Myth #1: You have to be flexible to do yoga
I often hear people say, “I can’t do yoga – I’m too inflexible”. Clients will warn me about their inflexibility as though it is a force to be reckoned with! To be honest, I get excited when I hear someone say that, because to me, they are the perfect candidate for yoga. The idea that you need to be a pretzel in order to do yoga is possibly the biggest myth out there. If you are stiff, that is exactly why you need to do yoga. The irony is that yoga classes are full of flexible people who should integrate some more strength and conditioning into their training regime, while gyms are full of stiff people who need some flexibility! A great yoga instructor will meet you at your starting point, and help you to move with ease.
Myth #2: Yoga isn’t a workout
Yoga classes can be relaxing, but it can also be as energetic and challenging as you like. A strength based yoga program will challenge both your mind and your body. You’ll find yourself sweating in poses that are harder than they look! Yoga is unique because each pose requires you to focus on form and alignment, activating muscles from head to toe. You may wake up the next morning feeling sore in muscles that you didn’t even know you had.
Myth #3: Yoga is a woman’s game
Many yoga classes are tailored to suit the majority of the participants, which tend to be women. On average, women tend to have more range of motion in the hip joints, while men are stronger through the upper body. So, when a man steps into a yoga class for the first time and feels too inflexible to get into half the positions, one of two things may happen. The first is that he may try to do the pose anyway and get injured – which defeats the purpose. The second is that he may leave the class feeling discouraged and thinking to himself, “Well, I’m never doing that again.” The solution is to find an instructor who will design a program that works for your body.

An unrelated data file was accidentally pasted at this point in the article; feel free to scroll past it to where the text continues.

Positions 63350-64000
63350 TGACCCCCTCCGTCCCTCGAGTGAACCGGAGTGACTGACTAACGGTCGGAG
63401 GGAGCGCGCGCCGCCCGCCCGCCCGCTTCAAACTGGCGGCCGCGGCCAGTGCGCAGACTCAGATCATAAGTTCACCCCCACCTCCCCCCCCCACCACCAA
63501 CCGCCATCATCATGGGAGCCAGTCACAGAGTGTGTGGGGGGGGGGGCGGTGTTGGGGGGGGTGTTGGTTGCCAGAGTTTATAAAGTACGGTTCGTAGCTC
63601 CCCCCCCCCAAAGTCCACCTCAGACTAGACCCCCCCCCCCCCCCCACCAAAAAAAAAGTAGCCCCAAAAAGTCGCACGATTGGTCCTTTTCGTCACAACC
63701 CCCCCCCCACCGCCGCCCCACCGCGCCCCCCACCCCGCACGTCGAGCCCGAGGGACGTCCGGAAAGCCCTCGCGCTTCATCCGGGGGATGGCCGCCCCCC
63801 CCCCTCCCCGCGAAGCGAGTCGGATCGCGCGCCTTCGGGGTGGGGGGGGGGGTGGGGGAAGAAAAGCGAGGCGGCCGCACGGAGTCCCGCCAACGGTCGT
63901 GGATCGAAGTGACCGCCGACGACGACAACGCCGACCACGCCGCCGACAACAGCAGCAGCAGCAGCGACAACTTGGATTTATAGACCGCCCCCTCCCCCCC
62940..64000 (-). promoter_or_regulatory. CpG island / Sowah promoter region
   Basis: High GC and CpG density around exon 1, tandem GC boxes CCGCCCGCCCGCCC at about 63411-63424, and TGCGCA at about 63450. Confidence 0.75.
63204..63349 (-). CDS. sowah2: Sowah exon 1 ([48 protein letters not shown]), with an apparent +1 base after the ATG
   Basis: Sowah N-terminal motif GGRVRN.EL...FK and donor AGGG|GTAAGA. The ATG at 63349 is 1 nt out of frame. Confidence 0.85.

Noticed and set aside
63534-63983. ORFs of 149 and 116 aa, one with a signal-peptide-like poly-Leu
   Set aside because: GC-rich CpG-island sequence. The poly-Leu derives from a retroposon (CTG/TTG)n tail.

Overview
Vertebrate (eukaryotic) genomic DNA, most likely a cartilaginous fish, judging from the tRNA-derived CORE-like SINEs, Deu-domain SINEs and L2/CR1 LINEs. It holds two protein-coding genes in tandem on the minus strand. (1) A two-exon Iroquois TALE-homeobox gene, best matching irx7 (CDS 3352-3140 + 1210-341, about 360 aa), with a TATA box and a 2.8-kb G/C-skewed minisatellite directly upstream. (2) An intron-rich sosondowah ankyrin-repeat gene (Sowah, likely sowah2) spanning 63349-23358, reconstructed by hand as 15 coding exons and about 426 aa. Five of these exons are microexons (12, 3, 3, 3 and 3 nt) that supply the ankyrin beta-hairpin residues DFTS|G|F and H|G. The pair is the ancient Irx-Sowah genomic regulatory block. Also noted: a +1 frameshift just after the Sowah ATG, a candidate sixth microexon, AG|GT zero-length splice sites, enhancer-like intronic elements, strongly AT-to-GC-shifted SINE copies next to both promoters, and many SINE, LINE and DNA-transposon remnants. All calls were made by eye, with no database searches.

Myth #4: Yoga is for hippies and vegans only: keep out!
Some people go to yoga classes with the expectation that it will be all meditation and soul searching, or worry that they will be judged for not living the ‘yogic’ lifestyle. But yoga is non-judgmental. It is called a ‘yoga practice’ because there is no performance element – each time you step on the mat you do whatever works on that given day. Yoga is really about meeting you wherever you’re at. There is no prerequisite for self-learning and self-reflection!
Myth #5: You’re not missing much
People typically start yoga for a reason – they want to improve their flexibility or heal an injury, and then move on. But more often than not, they realize that yoga is invaluable for so many things. Stress relief, ease of movement, mental clarity and balance are just a couple of reasons to give yoga a try. Yoga can truly change your life.